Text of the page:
Anikshu, Anikṣu: 4 definitions
Anikshu means something in Hinduism, Sanskrit. If you want to know the exact meaning, history, etymology or English translation of this term then check out the descriptions on this page. Add your comment or reference to a book if you want to contribute to this summary article.
The Sanskrit term Anikṣu can be transliterated into English as Aniksu or Anikshu, using the IAST transliteration scheme (?).
Languages of India and abroad
Sanskrit dictionarySource: DDSA: The practical Sanskrit-English dictionary
Anikṣu (अनिक्षु).—[na ikṣuḥ sādṛśye aprāśastye vā nañ] Not (true) sugarcane, a sort of long grass or reed producing coarse sugar; Saccharum Spontaneum. (Mar. borū).
Derivable forms: anikṣuḥ (अनिक्षुः).Source: Cologne Digital Sanskrit Dictionaries: Shabda-Sagara Sanskrit-English Dictionary
(-kṣuḥ) A sort of long grass or reed, (Saccharum spontaneum.) E. an neg. and ikṣu sugar-cane; not it, but it’s like.Source: Cologne Digital Sanskrit Dictionaries: Monier-Williams Sanskrit-English Dictionary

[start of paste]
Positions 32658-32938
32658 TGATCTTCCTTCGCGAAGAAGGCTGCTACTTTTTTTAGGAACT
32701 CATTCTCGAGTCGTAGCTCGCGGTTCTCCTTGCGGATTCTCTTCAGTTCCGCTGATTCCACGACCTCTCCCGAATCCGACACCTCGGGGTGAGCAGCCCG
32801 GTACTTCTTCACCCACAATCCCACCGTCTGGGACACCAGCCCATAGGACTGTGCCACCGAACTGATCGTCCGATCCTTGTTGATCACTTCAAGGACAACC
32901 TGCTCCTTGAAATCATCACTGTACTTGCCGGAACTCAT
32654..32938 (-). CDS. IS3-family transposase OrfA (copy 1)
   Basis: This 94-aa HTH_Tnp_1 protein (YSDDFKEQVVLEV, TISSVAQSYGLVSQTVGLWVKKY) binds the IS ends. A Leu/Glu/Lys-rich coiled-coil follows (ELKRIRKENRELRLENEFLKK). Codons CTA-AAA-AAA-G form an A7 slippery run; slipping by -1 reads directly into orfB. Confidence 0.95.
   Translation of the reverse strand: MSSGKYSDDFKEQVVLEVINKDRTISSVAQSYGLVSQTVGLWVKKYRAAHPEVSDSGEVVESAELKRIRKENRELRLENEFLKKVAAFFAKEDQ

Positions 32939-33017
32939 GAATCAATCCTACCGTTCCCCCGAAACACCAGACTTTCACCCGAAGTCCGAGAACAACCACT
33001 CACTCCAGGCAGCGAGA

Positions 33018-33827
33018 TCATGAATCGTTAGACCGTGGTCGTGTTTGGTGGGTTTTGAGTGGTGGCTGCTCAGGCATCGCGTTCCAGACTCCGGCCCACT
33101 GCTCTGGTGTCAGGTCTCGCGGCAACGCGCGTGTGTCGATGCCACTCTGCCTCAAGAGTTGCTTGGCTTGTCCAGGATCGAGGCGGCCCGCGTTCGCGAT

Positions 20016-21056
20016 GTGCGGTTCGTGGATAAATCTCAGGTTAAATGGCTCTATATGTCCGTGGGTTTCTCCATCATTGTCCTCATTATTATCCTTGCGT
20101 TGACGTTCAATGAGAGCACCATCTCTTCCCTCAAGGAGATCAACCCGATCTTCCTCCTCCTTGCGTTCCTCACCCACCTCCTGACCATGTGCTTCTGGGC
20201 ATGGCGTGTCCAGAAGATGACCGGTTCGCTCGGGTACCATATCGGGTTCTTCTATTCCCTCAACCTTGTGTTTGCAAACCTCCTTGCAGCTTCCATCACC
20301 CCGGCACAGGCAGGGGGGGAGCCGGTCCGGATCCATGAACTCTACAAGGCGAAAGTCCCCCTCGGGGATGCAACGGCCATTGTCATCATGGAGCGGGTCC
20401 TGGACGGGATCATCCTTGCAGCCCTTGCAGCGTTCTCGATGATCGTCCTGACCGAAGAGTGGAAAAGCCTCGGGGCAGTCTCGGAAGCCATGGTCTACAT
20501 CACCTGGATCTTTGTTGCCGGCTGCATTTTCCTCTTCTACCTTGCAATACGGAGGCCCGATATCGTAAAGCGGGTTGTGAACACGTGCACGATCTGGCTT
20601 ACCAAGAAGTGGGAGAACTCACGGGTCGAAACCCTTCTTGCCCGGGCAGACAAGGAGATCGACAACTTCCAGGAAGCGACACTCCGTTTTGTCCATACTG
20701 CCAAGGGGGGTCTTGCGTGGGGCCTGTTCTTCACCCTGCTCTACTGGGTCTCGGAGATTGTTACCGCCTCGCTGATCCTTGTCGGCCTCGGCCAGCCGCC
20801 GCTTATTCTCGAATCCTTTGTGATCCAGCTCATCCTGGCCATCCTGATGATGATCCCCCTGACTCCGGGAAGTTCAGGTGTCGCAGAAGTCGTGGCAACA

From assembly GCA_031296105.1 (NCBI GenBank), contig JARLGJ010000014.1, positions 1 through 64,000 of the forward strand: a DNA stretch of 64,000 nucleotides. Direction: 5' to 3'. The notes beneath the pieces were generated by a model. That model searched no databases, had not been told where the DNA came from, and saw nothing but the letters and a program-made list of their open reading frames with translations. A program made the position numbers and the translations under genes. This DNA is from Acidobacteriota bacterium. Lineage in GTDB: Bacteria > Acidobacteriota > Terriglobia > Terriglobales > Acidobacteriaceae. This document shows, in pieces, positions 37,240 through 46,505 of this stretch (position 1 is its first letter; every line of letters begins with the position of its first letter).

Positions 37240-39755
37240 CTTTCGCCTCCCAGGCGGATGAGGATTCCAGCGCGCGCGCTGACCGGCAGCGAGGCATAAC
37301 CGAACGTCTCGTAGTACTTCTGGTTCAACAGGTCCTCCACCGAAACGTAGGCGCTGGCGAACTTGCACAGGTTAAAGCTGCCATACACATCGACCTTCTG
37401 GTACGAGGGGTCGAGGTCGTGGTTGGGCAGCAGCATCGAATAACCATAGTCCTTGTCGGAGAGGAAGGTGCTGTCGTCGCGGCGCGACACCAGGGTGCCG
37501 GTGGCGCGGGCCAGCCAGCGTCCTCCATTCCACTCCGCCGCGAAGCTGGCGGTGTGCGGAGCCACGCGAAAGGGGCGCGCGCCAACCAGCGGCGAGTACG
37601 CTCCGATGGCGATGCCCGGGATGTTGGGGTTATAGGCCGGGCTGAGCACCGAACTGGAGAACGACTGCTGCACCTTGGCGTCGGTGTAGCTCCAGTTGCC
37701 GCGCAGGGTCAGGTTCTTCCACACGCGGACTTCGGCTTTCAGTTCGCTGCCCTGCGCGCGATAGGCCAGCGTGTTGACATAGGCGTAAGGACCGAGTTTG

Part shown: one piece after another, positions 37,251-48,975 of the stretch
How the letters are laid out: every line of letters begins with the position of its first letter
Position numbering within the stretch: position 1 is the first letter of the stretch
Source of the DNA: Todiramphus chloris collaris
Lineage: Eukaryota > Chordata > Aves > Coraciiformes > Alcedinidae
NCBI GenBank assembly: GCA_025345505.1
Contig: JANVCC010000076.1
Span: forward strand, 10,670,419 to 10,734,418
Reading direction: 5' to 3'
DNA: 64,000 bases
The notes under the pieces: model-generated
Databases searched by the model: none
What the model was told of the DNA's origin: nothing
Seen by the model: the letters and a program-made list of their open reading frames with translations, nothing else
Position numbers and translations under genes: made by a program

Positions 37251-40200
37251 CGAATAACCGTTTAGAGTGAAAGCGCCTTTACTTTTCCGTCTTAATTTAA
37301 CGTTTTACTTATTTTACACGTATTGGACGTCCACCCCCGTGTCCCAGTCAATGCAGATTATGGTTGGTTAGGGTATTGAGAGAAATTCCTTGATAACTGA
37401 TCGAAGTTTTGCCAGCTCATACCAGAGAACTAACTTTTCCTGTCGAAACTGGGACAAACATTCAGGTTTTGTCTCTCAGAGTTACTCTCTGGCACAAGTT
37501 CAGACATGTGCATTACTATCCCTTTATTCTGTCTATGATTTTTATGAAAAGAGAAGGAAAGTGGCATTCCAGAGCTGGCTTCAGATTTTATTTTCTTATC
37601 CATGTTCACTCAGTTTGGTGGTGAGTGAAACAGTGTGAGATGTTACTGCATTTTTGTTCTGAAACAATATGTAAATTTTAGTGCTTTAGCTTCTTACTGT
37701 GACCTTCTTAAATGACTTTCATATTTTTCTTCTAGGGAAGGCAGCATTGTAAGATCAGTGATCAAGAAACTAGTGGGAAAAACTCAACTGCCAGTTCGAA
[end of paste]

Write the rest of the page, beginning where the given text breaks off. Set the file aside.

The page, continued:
Anikṣu (अनिक्षु):—[=an-ikṣu] m. (See 3. a), ‘not (true) sugar-cane’, a sort of long grass or reed, Saccharum Spontaneum.Source: Cologne Digital Sanskrit Dictionaries: Goldstücker Sanskrit-English Dictionary
Anikṣu (अनिक्षु):—[tatpurusha compound] m.
(-kṣuḥ) A sort of long grass or reed (Saccharum spontaneum). E. a comp. and ikṣu sugar-cane. Cf. ikṣutulyā.
Sanskrit, also spelled संस्कृतम् (saṃskṛtam), is an ancient language of India commonly seen as the grandmother of the Indo-European language family (even English!). Closely allied with Prakrit and Pali, Sanskrit is more exhaustive in both grammar and terms and has the most extensive collection of literature in the world, greatly surpassing its sister-languages Greek and Latin.
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